Make your voice heard at the ballot box.
Voting in every election is the most effective way to make your voice heard. Want representatives who look like you, are from your community and share your values? Vote. Want to see change in local law enforcement? Vote. Feel forgotten or ignored by politicians? Change begins with voting.
Why should I vote?
Vote for your future.
Are you worried about how COVID-19 will impact your children’s education and childcare? Do you want to ensure affordable housing funding continues? Are you hoping to have access to healthcare when you need it? Vote for leaders committed to solving these issues for you and future generations.
Vote for your community.
BIPOC communities often face very challenging and dehumanizing issues: racial profiling by law enforcement, unequal pay, immigration raids, lack of affordable housing, and many more. These inequities will only be addressed when all of our voices are at the table. This means turning out to vote, and supporting candidates who understand the community.
Because if you don’t, others will.
Maybe politics don’t interest you, or you feel that the government rarely takes your community into consideration. “Does my vote even matter?” It is important to remember who will be voting this election: your insurance company, large corporations and others with the power to make decisions that impact your daily life. When you don’t vote, decisions will be made on your behalf, and you won’t have a say.
We’ve convinced you to make your voice heard. Now, how do you vote?
Make sure you’re eligible.
- Are a U.S. citizen.
- Meet your state’s residency requirements. Important to note: you can be homeless and still meet these requirements.
- Are 18 years old on or before election day. In DC, you can pre-register to vote before you turn 18 if you will be 18 by election day.
- Are registered to vote by your state’s voter registration deadline.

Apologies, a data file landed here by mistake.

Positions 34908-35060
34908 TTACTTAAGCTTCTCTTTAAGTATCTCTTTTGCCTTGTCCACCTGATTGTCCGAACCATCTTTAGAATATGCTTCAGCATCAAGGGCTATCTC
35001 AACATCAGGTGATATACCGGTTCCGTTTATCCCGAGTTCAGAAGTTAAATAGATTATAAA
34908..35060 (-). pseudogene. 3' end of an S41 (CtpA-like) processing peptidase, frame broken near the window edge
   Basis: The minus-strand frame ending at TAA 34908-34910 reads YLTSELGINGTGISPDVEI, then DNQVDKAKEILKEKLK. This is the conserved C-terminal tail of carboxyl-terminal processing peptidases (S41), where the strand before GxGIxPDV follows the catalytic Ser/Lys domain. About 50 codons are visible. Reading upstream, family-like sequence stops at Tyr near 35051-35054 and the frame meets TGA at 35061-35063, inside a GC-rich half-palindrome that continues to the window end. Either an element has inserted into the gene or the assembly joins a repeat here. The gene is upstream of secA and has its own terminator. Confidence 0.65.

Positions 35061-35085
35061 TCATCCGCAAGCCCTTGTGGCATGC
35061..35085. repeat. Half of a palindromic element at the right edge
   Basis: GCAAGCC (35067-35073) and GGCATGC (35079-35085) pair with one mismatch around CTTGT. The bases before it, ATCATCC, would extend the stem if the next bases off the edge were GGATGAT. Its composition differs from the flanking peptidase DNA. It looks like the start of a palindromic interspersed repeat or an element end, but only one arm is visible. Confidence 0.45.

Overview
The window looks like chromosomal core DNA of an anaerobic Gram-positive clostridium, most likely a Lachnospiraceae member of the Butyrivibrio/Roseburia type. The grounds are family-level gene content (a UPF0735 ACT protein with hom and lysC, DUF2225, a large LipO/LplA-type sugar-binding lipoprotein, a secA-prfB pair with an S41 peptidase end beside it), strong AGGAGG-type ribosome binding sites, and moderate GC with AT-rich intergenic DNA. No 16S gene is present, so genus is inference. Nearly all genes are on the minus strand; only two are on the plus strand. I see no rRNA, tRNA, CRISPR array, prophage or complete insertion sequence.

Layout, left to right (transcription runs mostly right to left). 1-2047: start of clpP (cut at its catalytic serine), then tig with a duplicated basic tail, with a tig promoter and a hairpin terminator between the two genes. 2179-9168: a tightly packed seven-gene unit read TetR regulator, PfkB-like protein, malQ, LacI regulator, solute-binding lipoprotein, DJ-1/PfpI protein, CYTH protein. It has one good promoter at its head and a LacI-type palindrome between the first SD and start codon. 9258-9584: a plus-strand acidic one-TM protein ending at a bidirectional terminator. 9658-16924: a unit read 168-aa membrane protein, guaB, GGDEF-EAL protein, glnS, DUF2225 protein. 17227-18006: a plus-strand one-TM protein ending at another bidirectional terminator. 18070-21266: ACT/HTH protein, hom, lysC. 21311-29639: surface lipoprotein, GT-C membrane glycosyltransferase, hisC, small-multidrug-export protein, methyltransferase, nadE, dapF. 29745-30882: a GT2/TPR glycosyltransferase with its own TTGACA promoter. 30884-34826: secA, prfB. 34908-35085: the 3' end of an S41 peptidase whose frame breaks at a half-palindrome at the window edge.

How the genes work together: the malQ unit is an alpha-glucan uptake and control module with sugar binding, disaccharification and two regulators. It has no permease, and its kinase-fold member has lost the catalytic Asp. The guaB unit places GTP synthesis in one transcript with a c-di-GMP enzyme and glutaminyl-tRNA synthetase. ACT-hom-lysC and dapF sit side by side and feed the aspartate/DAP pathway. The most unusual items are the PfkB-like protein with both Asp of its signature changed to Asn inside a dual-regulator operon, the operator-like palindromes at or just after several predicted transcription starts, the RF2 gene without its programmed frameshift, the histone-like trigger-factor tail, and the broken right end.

Register to vote in DC.
There are a few ways to register to vote in DC: online; by mail, email or fax; or in-person during early voting or on Election Day. If you register to vote in-person, you must bring proof of residence that shows your name and DC address. Remember: you can still register to vote in-person during early voting or on Election Day even if you miss the October 13 early voter registration deadline.
- DC: Click here for DC voter registration information.
- MD: Click here for MD voter registration information
- VA: Click here for VA voter registration information.
Where can I vote or drop off my ballot?
- For vote-by-mail DC voters, click here to find ballot drop box locations.
- For early DC voters, click here to find polling locations.
- For election day DC voters, click here to find voting centers.
I still have questions. Can I easily find answers to them?
Yes, the DC Board of Elections’ website has helpful information for DC voters. If you are incarcerated or a returning citizen, need voter assistance, or are a high school or college student with additional questions, they have you covered. If you still need assistance, email [email protected].
How can I stay safe at the polls amid the COVID-19 pandemic?
The safest way to vote is to vote by mail.
If you can’t vote by mail, try to vote early.
If you vote in-person on election day, follow COVID-19 hygienic protocol:
- Try to vote during a time when your polling location is less crowded. This is likely to be in the early morning or mid-afternoon.
- Maintain a six-foot distance between you, other voters and poll workers at all times.
- Wear a mask throughout the entire voting process.
- Sanitize any polling equipment before and after use with anti-bacterial wipes.
- Wash your hands for 20 seconds or use hand sanitizer before and after voting. Avoid touching your face with unwashed hands.
What are my voting rights?
- If you are in line when the polls close, the polling location must allow you to vote. Don’t leave until you cast your ballot.
- If the machines are down at your polling place, you have the right to request a paper ballot.
- It is against the law to pressure someone into not voting or to vote for a specific candidate. If you are being harassed at the polls, you can report the incident to the election protection hotline by calling by calling 1-866-OUR-VOTE or 1-888-VE-Y-VOTA.